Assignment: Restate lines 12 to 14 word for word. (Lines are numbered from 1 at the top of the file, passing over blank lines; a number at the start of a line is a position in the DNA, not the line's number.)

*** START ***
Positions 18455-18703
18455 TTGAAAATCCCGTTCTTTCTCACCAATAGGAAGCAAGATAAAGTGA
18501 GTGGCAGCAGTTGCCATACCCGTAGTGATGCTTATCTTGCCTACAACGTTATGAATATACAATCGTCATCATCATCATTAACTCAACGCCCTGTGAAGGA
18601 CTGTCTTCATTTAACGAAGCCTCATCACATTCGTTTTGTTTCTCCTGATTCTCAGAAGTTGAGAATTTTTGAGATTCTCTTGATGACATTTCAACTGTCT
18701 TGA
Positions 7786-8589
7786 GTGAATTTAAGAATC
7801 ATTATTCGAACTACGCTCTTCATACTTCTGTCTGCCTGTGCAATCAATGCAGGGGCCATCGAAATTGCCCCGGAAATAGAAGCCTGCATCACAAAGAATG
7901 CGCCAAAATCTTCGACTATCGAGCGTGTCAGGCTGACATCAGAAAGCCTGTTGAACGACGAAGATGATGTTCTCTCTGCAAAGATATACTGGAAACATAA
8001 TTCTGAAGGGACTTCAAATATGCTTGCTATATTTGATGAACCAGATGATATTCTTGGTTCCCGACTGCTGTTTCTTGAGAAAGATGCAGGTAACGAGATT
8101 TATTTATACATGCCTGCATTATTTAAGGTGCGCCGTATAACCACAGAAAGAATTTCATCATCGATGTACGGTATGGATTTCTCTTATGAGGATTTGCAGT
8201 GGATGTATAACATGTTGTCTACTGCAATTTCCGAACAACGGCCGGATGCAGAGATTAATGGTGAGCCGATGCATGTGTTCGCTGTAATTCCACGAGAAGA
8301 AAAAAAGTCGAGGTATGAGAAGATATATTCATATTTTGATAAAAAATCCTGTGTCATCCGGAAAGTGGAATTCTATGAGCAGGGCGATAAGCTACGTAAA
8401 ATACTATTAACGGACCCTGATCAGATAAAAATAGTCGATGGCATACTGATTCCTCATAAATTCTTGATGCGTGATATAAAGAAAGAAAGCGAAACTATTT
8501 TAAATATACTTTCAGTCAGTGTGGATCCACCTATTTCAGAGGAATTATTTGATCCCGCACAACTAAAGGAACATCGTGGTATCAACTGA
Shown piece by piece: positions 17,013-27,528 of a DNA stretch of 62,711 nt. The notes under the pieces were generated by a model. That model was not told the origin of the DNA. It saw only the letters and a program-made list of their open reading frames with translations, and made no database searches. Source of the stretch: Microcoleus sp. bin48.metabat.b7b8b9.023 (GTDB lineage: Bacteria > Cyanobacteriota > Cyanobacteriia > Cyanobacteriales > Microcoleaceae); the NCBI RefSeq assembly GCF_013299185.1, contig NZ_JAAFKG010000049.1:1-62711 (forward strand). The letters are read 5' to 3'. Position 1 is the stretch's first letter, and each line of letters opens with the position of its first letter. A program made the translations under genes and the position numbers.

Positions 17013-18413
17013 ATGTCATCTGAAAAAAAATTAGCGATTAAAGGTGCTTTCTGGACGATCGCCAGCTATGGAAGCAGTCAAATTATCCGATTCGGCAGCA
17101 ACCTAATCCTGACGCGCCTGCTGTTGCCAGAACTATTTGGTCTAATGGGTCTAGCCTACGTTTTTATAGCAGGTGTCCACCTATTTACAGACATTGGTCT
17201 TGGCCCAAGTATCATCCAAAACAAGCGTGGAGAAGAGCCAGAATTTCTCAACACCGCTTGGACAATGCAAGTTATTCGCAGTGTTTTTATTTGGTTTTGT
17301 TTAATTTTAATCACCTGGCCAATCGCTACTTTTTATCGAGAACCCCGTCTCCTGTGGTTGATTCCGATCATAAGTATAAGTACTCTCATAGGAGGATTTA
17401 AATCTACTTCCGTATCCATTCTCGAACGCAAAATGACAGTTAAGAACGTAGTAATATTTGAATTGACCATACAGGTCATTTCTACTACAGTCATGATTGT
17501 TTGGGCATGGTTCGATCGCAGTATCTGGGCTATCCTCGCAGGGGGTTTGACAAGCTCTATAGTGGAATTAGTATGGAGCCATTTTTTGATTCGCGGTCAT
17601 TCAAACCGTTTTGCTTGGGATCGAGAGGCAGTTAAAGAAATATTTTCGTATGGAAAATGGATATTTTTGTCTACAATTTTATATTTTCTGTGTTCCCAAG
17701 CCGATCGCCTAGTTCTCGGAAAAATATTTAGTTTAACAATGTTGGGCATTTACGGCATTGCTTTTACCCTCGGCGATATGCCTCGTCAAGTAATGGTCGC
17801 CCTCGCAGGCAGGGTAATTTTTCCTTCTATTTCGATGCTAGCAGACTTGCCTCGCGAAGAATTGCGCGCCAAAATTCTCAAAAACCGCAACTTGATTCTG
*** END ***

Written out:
8201 GGATGTATAACATGTTGTCTACTGCAATTTCCGAACAACGGCCGGATGCAGAGATTAATGGTGAGCCGATGCATGTGTTCGCTGTAATTCCACGAGAAGA
8301 AAAAAAGTCGAGGTATGAGAAGATATATTCATATTTTGATAAAAAATCCTGTGTCATCCGGAAAGTGGAATTCTATGAGCAGGGCGATAAGCTACGTAAA
8401 ATACTATTAACGGACCCTGATCAGATAAAAATAGTCGATGGCATACTGATTCCTCATAAATTCTTGATGCGTGATATAAAGAAAGAAAGCGAAACTATTT